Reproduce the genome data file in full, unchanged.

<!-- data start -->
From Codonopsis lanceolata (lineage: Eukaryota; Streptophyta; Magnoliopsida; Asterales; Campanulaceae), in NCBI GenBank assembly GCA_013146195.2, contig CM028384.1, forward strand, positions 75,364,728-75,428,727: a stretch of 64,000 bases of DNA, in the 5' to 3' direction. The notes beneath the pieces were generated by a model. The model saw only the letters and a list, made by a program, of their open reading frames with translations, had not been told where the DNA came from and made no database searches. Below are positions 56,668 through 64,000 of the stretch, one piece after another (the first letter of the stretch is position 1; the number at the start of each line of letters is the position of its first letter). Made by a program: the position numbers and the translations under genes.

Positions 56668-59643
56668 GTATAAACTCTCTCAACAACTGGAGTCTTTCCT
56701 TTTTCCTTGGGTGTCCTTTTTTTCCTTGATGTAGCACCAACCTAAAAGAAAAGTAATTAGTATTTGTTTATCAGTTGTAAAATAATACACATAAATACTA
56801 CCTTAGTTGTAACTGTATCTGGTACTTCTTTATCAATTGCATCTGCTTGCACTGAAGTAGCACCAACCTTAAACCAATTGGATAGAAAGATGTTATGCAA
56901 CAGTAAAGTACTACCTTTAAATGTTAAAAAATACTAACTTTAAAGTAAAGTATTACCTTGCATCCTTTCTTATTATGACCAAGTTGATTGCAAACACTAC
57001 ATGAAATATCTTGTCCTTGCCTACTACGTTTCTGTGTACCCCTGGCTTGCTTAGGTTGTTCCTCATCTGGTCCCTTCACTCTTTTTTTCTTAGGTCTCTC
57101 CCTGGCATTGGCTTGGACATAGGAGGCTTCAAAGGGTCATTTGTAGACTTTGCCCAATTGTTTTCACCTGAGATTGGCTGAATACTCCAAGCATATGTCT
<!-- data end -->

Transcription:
From Codonopsis lanceolata (lineage: Eukaryota; Streptophyta; Magnoliopsida; Asterales; Campanulaceae), in NCBI GenBank assembly GCA_013146195.2, contig CM028384.1, forward strand, positions 75,364,728-75,428,727: a stretch of 64,000 bases of DNA, in the 5' to 3' direction. The notes beneath the pieces were generated by a model. The model saw only the letters and a list, made by a program, of their open reading frames with translations, had not been told where the DNA came from and made no database searches. Below are positions 56,668 through 64,000 of the stretch, one piece after another (the first letter of the stretch is position 1; the number at the start of each line of letters is the position of its first letter). Made by a program: the position numbers and the translations under genes.

Positions 56668-59643
56668 GTATAAACTCTCTCAACAACTGGAGTCTTTCCT
56701 TTTTCCTTGGGTGTCCTTTTTTTCCTTGATGTAGCACCAACCTAAAAGAAAAGTAATTAGTATTTGTTTATCAGTTGTAAAATAATACACATAAATACTA
56801 CCTTAGTTGTAACTGTATCTGGTACTTCTTTATCAATTGCATCTGCTTGCACTGAAGTAGCACCAACCTTAAACCAATTGGATAGAAAGATGTTATGCAA
56901 CAGTAAAGTACTACCTTTAAATGTTAAAAAATACTAACTTTAAAGTAAAGTATTACCTTGCATCCTTTCTTATTATGACCAAGTTGATTGCAAACACTAC
57001 ATGAAATATCTTGTCCTTGCCTACTACGTTTCTGTGTACCCCTGGCTTGCTTAGGTTGTTCCTCATCTGGTCCCTTCACTCTTTTTTTCTTAGGTCTCTC
57101 CCTGGCATTGGCTTGGACATAGGAGGCTTCAAAGGGTCATTTGTAGACTTTGCCCAATTGTTTTCACCTGAGATTGGCTGAATACTCCAAGCATATGTCT